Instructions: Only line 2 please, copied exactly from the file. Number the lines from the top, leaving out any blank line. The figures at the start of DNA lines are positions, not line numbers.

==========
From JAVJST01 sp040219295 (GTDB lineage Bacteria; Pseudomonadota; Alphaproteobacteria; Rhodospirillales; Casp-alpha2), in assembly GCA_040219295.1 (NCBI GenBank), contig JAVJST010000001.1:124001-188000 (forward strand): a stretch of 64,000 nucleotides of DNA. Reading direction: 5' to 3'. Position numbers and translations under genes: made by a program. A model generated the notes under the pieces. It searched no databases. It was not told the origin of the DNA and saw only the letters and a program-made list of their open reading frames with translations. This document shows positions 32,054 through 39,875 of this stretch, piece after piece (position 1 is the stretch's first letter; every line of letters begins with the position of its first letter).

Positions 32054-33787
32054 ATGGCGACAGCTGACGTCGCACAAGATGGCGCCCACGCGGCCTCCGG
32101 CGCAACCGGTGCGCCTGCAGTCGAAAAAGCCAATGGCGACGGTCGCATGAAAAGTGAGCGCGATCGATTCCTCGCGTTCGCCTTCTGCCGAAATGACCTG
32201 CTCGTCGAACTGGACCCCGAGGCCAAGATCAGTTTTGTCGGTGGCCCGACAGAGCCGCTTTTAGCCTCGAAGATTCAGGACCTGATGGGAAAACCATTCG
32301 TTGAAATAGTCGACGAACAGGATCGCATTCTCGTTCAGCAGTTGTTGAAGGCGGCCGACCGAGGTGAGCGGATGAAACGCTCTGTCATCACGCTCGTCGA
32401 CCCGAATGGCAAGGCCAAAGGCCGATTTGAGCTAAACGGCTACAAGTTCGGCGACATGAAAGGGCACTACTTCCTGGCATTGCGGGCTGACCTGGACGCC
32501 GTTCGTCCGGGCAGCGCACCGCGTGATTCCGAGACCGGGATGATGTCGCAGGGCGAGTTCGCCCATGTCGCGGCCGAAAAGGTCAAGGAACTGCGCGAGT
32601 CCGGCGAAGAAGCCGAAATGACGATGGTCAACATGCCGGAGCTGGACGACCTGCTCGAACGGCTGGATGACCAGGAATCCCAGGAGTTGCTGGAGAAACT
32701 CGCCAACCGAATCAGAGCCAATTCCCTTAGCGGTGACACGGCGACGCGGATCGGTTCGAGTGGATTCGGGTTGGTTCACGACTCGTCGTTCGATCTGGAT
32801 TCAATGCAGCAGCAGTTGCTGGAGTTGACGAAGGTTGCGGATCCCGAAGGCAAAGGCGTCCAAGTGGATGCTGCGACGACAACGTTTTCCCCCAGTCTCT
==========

Positions 32054-33787